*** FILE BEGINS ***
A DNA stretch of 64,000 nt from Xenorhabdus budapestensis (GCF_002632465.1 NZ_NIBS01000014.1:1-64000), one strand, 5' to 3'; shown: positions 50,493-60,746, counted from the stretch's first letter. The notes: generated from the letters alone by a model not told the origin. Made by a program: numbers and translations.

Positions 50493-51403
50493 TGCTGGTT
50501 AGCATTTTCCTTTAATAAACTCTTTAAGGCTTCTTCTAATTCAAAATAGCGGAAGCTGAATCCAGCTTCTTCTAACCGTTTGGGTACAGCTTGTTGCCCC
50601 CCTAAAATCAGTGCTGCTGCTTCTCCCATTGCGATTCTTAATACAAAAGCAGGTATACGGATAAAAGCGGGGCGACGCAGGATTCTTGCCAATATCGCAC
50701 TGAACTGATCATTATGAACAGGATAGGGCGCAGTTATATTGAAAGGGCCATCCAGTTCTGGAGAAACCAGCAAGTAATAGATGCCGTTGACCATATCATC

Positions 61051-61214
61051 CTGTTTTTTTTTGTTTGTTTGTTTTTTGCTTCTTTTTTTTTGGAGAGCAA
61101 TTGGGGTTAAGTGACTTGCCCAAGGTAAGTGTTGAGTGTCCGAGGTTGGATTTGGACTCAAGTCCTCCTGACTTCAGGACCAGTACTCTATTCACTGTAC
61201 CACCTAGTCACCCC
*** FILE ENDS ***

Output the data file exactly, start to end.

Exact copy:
A DNA stretch of 64,000 nt from Xenorhabdus budapestensis (GCF_002632465.1 NZ_NIBS01000014.1:1-64000), one strand, 5' to 3'; shown: positions 50,493-60,746, counted from the stretch's first letter. The notes: generated from the letters alone by a model not told the origin. Made by a program: numbers and translations.

Positions 50493-51403
50493 TGCTGGTT
50501 AGCATTTTCCTTTAATAAACTCTTTAAGGCTTCTTCTAATTCAAAATAGCGGAAGCTGAATCCAGCTTCTTCTAACCGTTTGGGTACAGCTTGTTGCCCC
50601 CCTAAAATCAGTGCTGCTGCTTCTCCCATTGCGATTCTTAATACAAAAGCAGGTATACGGATAAAAGCGGGGCGACGCAGGATTCTTGCCAATATCGCAC
50701 TGAACTGATCATTATGAACAGGATAGGGCGCAGTTATATTGAAAGGGCCATCCAGTTCTGGAGAAACCAGCAAGTAATAGATGCCGTTGACCATATCATC

Positions 61051-61214
61051 CTGTTTTTTTTTGTTTGTTTGTTTTTTGCTTCTTTTTTTTTGGAGAGCAA
61101 TTGGGGTTAAGTGACTTGCCCAAGGTAAGTGTTGAGTGTCCGAGGTTGGATTTGGACTCAAGTCCTCCTGACTTCAGGACCAGTACTCTATTCACTGTAC
61201 CACCTAGTCACCCC